(Photo by Stephen Babcock)
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As Antoinette Williams has gained experience in healthcare and tech, she’s also developed a passion for mentoring students. This fall, the CEO of healthIT and healthcare management company Williams Consulting is bringing students directly into her business.
The bwtech@UMBC–based company is taking on three paid student interns. Coming into the small team of 20 people, Williams sees the potential for the students and their energy, flexibility and tech savvy to have an immediate impact, even as they’re still learning.
“Bringing students into your organization can light a fire under it in ways that people can’t possibly imagine,” the UMBC alumna said.
Through an initiative launching this fall called the Maryland Technology Internship Program, the internships are funded in part by the state. The program, which is being administered by UMBC and run through its career center, is available to tech companies statewide who bring on Maryland-based students (3.0 GPA or above required) or veterans as interns. Following an internship, the companies who participate can receive a reimbursement for up to 50 percent reimbursement of the salary they paid to interns.
The program was initially created by the General Assembly in 2014. Del. Sandy Rosenberg introduced the bill after a conversation with UMBC President Freeman Hrabowski about the benefits of hiring interns for smaller firms. After additional legislation passed in 2018 with backing from members of the tech community, the program has a total of $225,000 available for internship reimbursements.
“The goal of the program is to help Maryland retain top talent,” said Caroline Baker, UMBC Assistant Vice President for Careers and Corporate Partnerships. “The best way to do that is to increase the number of internship opportunities.”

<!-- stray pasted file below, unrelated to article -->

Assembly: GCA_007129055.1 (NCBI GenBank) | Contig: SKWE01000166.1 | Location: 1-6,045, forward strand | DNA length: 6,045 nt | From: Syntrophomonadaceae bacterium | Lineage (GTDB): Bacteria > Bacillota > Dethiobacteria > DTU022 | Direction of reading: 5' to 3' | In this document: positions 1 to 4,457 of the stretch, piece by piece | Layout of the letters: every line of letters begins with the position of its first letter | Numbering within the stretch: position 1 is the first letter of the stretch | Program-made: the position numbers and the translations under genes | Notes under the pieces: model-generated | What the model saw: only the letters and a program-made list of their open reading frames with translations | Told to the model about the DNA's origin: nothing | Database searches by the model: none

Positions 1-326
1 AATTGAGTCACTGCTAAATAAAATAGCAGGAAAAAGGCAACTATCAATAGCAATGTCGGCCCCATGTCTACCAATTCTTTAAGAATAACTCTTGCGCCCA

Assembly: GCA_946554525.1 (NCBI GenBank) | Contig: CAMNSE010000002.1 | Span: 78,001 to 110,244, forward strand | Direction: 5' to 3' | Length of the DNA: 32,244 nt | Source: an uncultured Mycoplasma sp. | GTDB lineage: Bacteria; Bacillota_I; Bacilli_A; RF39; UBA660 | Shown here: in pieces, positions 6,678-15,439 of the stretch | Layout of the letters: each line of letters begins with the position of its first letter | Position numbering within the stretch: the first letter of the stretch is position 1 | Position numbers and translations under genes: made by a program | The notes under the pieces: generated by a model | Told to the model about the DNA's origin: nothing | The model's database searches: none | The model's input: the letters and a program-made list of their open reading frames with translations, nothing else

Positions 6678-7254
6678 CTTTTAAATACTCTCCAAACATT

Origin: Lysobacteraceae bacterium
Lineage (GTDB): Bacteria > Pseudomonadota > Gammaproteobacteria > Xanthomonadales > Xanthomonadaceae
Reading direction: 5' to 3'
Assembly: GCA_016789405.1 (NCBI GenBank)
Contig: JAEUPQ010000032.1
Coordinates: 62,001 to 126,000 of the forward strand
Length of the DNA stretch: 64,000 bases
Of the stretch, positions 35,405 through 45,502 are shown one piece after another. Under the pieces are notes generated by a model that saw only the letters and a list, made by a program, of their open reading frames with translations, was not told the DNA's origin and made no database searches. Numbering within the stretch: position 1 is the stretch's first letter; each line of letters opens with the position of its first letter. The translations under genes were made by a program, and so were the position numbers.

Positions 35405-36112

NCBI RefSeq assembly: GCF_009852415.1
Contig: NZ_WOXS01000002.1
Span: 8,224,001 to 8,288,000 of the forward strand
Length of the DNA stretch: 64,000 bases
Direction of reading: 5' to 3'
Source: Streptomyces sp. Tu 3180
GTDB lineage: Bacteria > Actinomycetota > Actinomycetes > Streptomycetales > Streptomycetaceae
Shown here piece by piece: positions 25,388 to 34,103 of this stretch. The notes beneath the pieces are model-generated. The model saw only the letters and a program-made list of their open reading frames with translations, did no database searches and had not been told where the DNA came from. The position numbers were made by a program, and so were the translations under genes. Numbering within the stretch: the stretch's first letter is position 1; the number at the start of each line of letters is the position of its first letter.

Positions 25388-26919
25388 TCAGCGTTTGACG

The program’s structure indicates that the state sees that small businesses a contributor to that effort. It specifically sets aside 50 percent of funding for small and medium–sized businesses. With the funding, the administrators are looking to connect with companies who felt they could not fund internships, or those who have trouble competing with the rates offered by larger companies.
Working at smaller companies can be helpful to an intern looking to contribute and see a growing business up close, especially for those who might be interested in entrepreneurship. At the same time, the program also wants to help the companies, , said UMBC Career Center Director Christine Routzahn.
Small companies may not have taken on interns before – or thought they had the capacity to do so. Plus, taking on an intern requires a mindset toward helping a person grow in the early stages of their career. So along with providing funding, the UMBC Career Center is looking to maintain connections with employers and provide support as the internships run. So the team will provide orientation and other education for the companies to help run a program that benefits interns, and helps integrate the new workers into their teams,
As founder of a company who does business with the government as well as the private sector, Williams said the program shows that the state is looking to do more to help students, as well as help growing companies who are contributing to the local economy. She also sees a civic benefit.
“I’m hoping, too, that through this effort, the companies that are benefiting from this support become more connected with the state where we’re doing business,” she said.-30-
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